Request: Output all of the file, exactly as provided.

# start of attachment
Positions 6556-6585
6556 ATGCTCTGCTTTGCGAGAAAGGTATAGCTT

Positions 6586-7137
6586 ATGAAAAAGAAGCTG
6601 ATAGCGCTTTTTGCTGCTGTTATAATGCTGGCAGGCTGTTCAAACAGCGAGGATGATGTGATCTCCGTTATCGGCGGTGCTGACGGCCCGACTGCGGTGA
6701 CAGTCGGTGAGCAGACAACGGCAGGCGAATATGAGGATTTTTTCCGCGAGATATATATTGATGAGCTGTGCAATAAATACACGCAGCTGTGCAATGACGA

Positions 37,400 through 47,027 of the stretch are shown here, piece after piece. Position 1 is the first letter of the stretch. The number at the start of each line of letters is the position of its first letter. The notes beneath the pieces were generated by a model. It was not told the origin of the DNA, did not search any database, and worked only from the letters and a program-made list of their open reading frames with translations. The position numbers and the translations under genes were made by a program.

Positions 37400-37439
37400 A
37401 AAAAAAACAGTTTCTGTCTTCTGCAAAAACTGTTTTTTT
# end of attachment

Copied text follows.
Positions 6556-6585
6556 ATGCTCTGCTTTGCGAGAAAGGTATAGCTT

Positions 6586-7137
6586 ATGAAAAAGAAGCTG
6601 ATAGCGCTTTTTGCTGCTGTTATAATGCTGGCAGGCTGTTCAAACAGCGAGGATGATGTGATCTCCGTTATCGGCGGTGCTGACGGCCCGACTGCGGTGA
6701 CAGTCGGTGAGCAGACAACGGCAGGCGAATATGAGGATTTTTTCCGCGAGATATATATTGATGAGCTGTGCAATAAATACACGCAGCTGTGCAATGACGA

Positions 37,400 through 47,027 of the stretch are shown here, piece after piece. Position 1 is the first letter of the stretch. The number at the start of each line of letters is the position of its first letter. The notes beneath the pieces were generated by a model. It was not told the origin of the DNA, did not search any database, and worked only from the letters and a program-made list of their open reading frames with translations. The position numbers and the translations under genes were made by a program.

Positions 37400-37439
37400 A
37401 AAAAAAACAGTTTCTGTCTTCTGCAAAAACTGTTTTTTT